How to use a jigsaw

| | | | |


How to use a jigsaw for anyone new to DIY.

Things the manual may not include….

but please take the time and read the manual too.

Sharing 15 tips to help you learn and use a jigsaw.

Let’s get busy!

How to use a jigsaw

I’m writing this for the women DIYers, but the same applies to gentlemen.  Ninety-five percent of my readers are women. 😀

The jigsaw works like a sewing machine.  The blade moves up and down like the needle sewing.  Of course, the needle puts this together and the blade cuts thing up.

Disclosure:  This post contains affiliate links, which means that if you click on one of the product links, I’ll receive a small portion of any sales at no additional cost to you.  I only share products I like, used and have ordered, OR products I want.

I started using my dad’s jigsaw around 9 years old.  He gave it to me when I moved from home.  The photo above is my current jigsaw.  I love it.  The large knob on top turns the blade.  If I place a scroll saw blade it makes smaller circle cuts.  This jigsaw is similar to mine.  Mine is around 15 years old…wow!

The Tips

1 ~ Don’t leave the store without trying the jigsaws on for size. Hand size. Most hand tools are for larger man hands and not for the small delicate hands of us girls.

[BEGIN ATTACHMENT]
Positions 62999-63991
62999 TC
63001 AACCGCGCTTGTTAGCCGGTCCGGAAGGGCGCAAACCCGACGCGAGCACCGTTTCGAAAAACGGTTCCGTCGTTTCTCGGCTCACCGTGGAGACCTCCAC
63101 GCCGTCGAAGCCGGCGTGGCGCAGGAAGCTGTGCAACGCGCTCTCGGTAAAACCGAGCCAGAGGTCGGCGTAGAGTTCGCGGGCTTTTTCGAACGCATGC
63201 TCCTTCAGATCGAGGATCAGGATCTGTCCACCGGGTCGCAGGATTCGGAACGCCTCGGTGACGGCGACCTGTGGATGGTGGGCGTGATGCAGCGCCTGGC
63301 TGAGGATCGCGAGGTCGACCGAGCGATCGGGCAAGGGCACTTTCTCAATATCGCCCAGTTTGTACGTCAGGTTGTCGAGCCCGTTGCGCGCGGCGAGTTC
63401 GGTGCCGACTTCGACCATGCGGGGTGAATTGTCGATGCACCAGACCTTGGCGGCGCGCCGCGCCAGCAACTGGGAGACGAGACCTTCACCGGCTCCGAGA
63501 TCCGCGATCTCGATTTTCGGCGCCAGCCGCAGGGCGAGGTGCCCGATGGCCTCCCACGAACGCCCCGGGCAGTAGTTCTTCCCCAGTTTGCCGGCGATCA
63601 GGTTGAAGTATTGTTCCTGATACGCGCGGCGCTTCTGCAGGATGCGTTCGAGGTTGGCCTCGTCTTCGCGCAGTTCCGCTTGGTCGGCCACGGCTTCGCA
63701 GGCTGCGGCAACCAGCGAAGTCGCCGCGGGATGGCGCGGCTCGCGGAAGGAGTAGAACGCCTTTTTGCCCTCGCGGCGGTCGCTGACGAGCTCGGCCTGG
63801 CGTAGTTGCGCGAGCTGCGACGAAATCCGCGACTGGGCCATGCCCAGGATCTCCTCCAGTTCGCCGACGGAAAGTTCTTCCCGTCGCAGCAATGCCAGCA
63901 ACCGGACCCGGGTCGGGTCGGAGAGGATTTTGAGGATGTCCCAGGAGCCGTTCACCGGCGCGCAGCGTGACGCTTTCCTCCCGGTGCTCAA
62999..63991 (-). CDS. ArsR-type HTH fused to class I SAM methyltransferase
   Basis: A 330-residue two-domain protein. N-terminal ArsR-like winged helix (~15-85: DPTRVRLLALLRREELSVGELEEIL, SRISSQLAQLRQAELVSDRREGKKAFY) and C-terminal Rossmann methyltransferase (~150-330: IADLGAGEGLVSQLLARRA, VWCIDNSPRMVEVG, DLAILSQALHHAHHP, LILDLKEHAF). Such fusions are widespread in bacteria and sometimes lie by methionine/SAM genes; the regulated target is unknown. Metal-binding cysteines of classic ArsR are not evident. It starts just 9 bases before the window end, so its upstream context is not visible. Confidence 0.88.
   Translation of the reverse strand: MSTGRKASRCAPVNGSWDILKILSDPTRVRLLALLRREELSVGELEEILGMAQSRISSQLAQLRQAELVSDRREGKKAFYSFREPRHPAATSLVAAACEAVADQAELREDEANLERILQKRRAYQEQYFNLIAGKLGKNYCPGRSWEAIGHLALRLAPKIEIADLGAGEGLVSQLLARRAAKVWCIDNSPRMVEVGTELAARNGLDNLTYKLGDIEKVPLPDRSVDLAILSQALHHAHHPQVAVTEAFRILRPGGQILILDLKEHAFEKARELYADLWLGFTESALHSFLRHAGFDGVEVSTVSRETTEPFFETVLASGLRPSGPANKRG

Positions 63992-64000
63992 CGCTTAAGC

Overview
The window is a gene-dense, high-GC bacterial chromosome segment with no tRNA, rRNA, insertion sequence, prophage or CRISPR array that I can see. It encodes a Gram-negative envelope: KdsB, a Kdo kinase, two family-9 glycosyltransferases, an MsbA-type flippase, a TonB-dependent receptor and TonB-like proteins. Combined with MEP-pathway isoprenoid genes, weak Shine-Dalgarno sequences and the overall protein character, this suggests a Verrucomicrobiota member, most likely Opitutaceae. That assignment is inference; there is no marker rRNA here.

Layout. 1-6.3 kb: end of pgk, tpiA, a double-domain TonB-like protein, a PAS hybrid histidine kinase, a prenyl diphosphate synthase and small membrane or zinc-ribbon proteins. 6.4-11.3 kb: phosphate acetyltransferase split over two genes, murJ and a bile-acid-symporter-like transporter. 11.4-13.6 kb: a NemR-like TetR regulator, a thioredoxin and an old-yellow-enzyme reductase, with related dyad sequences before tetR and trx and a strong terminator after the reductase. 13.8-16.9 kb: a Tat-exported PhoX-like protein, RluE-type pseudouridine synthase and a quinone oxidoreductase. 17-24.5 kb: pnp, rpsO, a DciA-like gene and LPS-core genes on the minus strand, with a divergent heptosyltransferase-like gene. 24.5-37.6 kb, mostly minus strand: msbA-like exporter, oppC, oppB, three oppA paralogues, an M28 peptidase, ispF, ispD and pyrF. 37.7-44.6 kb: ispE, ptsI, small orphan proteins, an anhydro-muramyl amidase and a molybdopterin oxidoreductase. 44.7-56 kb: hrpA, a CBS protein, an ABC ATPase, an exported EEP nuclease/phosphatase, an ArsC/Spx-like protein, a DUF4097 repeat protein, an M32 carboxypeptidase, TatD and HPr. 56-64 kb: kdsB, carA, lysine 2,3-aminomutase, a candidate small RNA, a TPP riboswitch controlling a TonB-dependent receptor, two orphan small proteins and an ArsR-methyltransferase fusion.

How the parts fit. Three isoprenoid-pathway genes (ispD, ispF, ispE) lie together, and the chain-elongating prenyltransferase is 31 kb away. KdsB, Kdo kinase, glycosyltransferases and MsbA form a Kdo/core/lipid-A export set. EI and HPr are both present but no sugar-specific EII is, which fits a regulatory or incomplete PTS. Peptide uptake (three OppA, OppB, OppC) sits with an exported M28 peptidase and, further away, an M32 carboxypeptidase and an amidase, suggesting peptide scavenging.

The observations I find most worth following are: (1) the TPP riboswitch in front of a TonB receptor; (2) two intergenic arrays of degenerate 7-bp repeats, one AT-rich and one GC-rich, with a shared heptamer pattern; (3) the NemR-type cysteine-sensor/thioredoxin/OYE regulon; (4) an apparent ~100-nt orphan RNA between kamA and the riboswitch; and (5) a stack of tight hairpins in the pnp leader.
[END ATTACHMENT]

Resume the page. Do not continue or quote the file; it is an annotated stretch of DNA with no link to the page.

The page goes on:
2 ~ Read the manual!  I know it’s boring.  I wish tool manufacturers would hire DIY blogger to write tool manuals.  Make sure you know all the parts and tools that come with any tool.  The manual will have the steps to change blades, speeds available, and types of blades to use.  Plus sometimes there are tips and tricks to help use tools in ways you may not know about.

Plugin for Power

3 ~ When you get your jigsaw home {exciting isn’t it} plug it in, grasp firm and turn it on. This will show you how loud it is and the amount it can vibrate. It will be louder and vibrate more when cutting. Doing this steps also helps to feel turning off the jigsaw.

4 ~ Again turn on the jigsaw and hold it as you would while cutting. Again get the feel of the buttons to turn off and on while holding the jigsaw at cutting angle.


5 ~ When cutting circles and curves, it helps me to also “feel” going around the curve.  Feel from the back of the jigsaw as well as the blade front. It took me years to feel and understand this.  You will need to practice and get the feel of the need of the back turning along with the front.

6 ~ I have trouble staying on a straight line with a jigsaw.  I do use a long ruler to follow a straight edge that helps.  But a Dremel saw follows a straight edge even better.  That’s why I love my new Dremel saw.


Another tip when using a straight edge is to measure from the blade to the edge of the plate.  Measure on both sides.


Then mark your measurements on masking tape.  This side is 1 11/16, the other side is 1 1/2.  Then you know how far from your cut line to place the straight edge.

7 ~ A jigsaw is great for cutting MDF, medium density fiberboard.  You need to change your blades often.  MDF dulls blades faster than wood.  The dust from MDF is fine, so wear a mask.